Part of a Series
August 28 marks the 50th anniversary of the March on Washington. It is a time to celebrate a movement, a speech, and leaders who influenced generations of people around the globe and achieved genuine progress for diverse groups of Americans.
There is no doubt that America has come a long way since the civil rights era. But while the indignities of segregated public accommodations have largely disappeared, another significant theme of the march remains highly relevant half a century later: the struggle for economic opportunity and equality. It was perhaps due to the march and the great success of the larger civil rights movement that opposition to this sort of equality was immediate, persists to this day, and is reflected in all three branches of the federal government.
The 1963 March on Washington for Jobs and Freedom was based on 10 concrete demands, including comprehensive civil rights legislation, desegregation of public schools, voting rights, job training and dignified work, and an increased minimum wage. The potential to expand economic opportunity and lift African Americans, other Americans of color, and white Americans out of poverty and low-income status was clear—not just through direct tools such as wages and work but also through indirect avenues such as improved educational opportunities and the opportunity to vote for political candidates who work to advance economic justice.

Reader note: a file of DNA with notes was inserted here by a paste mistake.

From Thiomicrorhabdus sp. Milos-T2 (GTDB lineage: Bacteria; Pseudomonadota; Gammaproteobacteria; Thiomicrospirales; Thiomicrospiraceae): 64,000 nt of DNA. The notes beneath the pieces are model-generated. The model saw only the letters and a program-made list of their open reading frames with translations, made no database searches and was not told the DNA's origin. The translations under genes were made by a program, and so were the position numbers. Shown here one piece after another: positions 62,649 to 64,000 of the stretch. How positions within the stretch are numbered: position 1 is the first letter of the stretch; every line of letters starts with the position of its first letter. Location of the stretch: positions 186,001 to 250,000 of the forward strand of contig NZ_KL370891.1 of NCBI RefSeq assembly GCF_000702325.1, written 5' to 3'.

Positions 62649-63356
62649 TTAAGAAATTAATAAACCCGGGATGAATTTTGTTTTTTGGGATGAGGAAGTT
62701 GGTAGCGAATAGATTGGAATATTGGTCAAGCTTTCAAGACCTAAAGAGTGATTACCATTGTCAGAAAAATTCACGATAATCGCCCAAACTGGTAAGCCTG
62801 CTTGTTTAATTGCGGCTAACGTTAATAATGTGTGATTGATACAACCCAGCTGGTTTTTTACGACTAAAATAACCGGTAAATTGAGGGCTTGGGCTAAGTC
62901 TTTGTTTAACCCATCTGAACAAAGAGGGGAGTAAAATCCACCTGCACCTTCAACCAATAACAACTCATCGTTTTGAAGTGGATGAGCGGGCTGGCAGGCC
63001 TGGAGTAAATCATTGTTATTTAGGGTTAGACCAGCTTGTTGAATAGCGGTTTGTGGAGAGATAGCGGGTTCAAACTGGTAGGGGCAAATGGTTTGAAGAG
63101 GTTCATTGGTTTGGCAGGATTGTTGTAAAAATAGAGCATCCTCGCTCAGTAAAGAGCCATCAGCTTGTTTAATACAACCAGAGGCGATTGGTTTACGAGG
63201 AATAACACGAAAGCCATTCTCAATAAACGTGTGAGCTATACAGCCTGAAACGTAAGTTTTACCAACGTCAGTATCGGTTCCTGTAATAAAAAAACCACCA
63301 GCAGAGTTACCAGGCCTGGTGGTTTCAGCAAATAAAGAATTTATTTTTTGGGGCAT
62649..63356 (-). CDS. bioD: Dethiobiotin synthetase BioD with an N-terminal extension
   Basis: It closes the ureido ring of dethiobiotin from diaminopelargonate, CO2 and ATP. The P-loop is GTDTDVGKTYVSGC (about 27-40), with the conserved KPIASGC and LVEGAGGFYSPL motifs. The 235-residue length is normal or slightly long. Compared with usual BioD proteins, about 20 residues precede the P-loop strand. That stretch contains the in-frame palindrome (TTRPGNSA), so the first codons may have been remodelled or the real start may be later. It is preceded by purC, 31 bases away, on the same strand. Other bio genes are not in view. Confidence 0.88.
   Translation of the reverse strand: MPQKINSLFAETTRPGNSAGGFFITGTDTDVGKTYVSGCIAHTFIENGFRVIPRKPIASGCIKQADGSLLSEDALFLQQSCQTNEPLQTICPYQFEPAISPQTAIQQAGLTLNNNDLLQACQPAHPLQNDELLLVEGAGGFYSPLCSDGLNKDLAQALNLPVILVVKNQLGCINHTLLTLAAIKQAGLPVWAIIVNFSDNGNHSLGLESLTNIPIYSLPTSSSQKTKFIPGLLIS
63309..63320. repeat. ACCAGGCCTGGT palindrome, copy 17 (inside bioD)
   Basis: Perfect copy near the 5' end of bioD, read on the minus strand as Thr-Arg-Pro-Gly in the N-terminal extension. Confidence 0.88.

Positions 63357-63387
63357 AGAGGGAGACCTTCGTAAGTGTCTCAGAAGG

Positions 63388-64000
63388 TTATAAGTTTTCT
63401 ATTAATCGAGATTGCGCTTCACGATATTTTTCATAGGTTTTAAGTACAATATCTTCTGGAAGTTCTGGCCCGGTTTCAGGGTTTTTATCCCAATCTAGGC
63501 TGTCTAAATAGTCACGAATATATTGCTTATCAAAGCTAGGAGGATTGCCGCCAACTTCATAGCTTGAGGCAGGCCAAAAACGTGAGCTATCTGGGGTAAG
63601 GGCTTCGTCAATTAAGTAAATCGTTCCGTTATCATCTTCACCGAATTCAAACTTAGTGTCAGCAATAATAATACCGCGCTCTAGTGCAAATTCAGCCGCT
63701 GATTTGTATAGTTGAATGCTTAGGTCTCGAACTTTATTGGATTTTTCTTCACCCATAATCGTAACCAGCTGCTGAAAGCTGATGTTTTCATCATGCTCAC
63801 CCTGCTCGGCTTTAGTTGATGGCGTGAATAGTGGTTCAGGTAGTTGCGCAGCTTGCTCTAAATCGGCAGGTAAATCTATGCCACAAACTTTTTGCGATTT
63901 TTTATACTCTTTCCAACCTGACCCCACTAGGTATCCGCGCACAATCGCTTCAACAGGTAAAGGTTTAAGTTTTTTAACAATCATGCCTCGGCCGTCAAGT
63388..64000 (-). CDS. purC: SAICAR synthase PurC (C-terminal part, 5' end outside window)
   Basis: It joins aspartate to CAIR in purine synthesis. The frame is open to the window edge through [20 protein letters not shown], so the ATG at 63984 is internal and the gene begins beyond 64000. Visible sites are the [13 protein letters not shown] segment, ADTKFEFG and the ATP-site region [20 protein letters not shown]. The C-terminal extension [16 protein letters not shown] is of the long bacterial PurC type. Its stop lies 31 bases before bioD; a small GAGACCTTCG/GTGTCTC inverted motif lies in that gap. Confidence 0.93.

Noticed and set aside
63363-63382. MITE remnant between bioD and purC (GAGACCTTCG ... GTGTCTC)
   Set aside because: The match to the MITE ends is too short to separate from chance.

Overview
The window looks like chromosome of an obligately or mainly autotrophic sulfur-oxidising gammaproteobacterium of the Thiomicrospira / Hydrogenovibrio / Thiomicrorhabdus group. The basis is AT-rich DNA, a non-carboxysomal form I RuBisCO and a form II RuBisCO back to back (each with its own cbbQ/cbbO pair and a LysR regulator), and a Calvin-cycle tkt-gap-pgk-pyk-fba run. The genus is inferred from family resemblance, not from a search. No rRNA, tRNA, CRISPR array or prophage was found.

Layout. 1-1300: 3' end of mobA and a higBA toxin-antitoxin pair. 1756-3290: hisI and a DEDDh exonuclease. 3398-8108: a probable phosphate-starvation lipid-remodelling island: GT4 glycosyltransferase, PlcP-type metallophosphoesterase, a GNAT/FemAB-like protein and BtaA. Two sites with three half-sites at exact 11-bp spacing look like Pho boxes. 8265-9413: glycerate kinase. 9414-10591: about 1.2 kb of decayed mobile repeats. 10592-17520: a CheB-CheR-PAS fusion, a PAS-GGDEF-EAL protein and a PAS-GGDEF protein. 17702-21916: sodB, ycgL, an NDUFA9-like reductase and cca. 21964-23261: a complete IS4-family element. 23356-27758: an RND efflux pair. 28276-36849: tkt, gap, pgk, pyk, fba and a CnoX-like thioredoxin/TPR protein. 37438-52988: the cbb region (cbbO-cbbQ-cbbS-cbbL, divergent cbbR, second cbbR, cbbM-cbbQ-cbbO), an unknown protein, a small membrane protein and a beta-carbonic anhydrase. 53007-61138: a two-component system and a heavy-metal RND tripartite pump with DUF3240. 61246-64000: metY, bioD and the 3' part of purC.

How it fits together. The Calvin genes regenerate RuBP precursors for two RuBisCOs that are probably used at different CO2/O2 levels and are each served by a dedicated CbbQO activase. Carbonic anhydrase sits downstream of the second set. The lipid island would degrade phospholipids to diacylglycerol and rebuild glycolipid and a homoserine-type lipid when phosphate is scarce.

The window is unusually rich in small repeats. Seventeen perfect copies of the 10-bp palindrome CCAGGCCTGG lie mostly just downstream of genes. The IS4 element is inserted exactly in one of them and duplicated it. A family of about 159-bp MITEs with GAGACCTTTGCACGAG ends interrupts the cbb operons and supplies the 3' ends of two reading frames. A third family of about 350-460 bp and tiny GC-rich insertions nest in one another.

For more on this topic, please see:
- The March on Washington: Looking Back on 50 Years by Joy Moses and Zach Murray